What are things are your customers, their problems, and your organisation’s attempts at helping solve them. Measure these instead. Start there.

Start with a customer, find out their problem and what matters, then measure how well your system helps them with this. If this cuts across a website, then find out what you need to measure from that website in order to see how well you are helping your customer. This is totally different from measuring the website as a starting point, because you now have a proper question to answer, how capable are we at helping our customers. Not how many people click through our website. They could be clicking around angrily not finding what they need.

This is like starting with a customer need in a callcentre, find out how well you help them, not if they were answered in less than 20s and the call ended within 6 minutes. These are not things.

Actionable metrics are things that connect customers and your organisation. They create learning by showing what happens when you make a change to your system and whether that is good or bad for the customer and therefore your organisation.

Ultimately feeling good cos of hits/likes/visits/mentions are not important. If it is, you should be in the cute cat gif business. A very unprofitable business.


Posted in command and control, customer, data, learning, systems thinking, thinking | Tagged , , , , | 6 Comments

One more time… Why values are a pile of cobbler’s

This month I’m going to be handed a piece of paper with the Organisation’s​ new “Values and behaviours”, in my annual performance review.

So this means what I value and how I behave will change once I read what they’re to be this financial year.

This is of course total bollocks.

But this is how command and control organisations think. The theory seems to be that Things and People change because they’re in an official document, approved by senior leaders and cascaded through management hierarchy. 

Let’s say that the last time I was told what my new values were to be, that magically they actually changed to be these values. Let’s say that happened.

Let’s say there was internal commitment to these values, and let’s say that this changed my behaviour, and consequently my “performance” changed. Let’s say that happened.

So here I am, thinking and acting differently because the theory held true, that approved values issued through the annual objective setting process, took root and authentically changed me.

Then this financial year a new piece of paper tells me to drop the old ones and take up new values. If I dropped my authentic values like that, then they weren’t really real were they?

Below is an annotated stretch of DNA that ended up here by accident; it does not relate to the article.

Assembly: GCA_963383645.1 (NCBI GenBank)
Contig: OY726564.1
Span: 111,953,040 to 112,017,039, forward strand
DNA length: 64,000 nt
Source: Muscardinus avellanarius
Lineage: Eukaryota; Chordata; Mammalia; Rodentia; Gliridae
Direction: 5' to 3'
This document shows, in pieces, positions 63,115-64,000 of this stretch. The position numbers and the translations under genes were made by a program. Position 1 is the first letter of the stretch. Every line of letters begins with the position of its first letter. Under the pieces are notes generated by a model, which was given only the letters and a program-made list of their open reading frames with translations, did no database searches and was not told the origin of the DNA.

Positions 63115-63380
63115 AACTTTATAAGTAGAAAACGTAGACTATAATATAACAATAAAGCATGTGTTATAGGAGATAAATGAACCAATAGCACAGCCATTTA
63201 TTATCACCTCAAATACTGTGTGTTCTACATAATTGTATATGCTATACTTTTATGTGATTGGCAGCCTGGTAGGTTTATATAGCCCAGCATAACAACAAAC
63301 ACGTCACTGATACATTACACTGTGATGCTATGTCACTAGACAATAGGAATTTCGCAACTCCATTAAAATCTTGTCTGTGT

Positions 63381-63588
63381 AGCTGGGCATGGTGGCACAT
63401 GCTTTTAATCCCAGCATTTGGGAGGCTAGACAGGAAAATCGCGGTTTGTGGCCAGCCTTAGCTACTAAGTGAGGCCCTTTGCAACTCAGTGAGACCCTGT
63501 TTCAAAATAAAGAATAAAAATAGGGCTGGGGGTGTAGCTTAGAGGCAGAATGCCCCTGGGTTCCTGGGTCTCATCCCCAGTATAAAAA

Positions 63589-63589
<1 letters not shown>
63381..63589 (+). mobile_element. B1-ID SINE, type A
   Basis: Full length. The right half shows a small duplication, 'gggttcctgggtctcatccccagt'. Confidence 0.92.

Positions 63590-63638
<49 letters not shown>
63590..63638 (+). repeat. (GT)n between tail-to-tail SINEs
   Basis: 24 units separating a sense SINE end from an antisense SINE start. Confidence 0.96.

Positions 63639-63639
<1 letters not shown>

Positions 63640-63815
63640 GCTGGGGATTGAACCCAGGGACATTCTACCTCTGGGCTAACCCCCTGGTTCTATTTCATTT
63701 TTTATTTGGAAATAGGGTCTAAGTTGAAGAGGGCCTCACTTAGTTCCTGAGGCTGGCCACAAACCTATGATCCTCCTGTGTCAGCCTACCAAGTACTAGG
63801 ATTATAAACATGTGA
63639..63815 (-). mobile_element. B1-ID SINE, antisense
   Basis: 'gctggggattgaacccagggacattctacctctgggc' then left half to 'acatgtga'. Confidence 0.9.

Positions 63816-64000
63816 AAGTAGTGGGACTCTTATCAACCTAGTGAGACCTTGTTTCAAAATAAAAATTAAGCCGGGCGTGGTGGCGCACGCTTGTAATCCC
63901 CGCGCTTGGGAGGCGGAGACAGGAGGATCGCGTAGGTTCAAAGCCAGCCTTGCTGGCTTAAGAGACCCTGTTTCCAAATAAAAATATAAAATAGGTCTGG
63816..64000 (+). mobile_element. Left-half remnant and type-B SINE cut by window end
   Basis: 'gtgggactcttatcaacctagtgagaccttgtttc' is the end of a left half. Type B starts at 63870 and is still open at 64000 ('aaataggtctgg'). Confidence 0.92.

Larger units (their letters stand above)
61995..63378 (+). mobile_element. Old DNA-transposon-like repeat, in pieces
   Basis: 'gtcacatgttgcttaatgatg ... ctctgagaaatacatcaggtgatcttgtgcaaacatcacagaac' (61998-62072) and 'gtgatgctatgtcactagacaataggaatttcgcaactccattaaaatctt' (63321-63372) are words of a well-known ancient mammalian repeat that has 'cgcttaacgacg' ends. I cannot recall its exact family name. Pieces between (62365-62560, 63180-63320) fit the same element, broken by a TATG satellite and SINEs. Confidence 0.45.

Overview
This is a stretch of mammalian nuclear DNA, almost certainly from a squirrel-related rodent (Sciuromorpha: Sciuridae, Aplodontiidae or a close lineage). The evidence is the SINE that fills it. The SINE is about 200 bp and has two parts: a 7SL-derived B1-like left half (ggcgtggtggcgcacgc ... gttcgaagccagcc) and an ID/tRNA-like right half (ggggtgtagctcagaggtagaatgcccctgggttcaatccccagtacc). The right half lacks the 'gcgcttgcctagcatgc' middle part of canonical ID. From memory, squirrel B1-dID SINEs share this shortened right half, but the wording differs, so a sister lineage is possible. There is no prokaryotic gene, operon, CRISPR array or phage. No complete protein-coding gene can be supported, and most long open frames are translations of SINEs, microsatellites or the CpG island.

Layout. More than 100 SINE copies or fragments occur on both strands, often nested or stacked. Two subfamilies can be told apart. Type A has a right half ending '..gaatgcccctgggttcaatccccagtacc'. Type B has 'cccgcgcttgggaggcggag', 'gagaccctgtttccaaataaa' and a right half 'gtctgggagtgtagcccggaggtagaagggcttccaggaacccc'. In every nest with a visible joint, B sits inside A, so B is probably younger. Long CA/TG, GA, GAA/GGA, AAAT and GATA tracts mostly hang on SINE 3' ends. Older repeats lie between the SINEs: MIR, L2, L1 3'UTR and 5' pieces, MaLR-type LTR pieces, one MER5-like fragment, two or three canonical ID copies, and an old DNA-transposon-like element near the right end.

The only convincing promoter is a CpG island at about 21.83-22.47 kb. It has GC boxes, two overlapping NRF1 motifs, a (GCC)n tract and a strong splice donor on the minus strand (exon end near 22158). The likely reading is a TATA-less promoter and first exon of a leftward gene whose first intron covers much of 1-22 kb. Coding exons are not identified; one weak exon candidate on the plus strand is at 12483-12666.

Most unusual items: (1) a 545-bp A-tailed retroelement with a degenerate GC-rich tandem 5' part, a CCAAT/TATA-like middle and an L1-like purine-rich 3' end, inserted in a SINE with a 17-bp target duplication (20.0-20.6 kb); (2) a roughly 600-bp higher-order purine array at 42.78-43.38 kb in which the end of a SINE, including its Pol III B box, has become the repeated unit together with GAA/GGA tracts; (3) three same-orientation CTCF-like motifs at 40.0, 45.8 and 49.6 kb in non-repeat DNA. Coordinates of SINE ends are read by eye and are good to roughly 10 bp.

Any knowledge of humans you’ve gleaned over your life must tell you this is not how people think or behave. If they change authentically, this takes time, or some big life changing event. Not reading a document, or worse the side of a pen.

If Things and People changed like this, then command and control management works.

Because Things and People don’t change like this, command and control management doesn’t work.

The most important thing to remember about organisational values is….

If you change your values because a piece of paper tells you, then the old values and the new values were not really values.

Posted in change, command and control, psychology, thinking | Tagged , , | 9 Comments

How i learned to skip with Toyota

I do skipping at the gym. It looks like this.

I however do not look like this

But i want do be epic at skipping and make the rope go round twice.

Like this…

These are called “Double Unders”. So called because although you jump up once, the rope travels around TWICE. Hence Double Under.

These are very hard to do indeed. They are much more tiring than “singles”, and as you get tired in skipping, your rhythm goes off and eventually you stumble with the rope and the skipping stops.

At the gym I go to there are classes with a prescribed workout that everybody does. If skipping comes up it is always prescribed as double-unders, and there is always practice at doing double unders. If you can’t do them, you do normal “singles”. If it is NOT in the workout, then you don’t do them. So they are there or not there, intermittently. And if they are there, you’re trying to do them, but not in a consistent learning curve. In my case, not doing them at all.

So when they come up, it is very much…

I have been trying to do them for 2 years, without success.
Until I realised that I had merely been trying to do them, but I hadn’t been learning how to do them. There’s a difference.

Then one day the coach said this….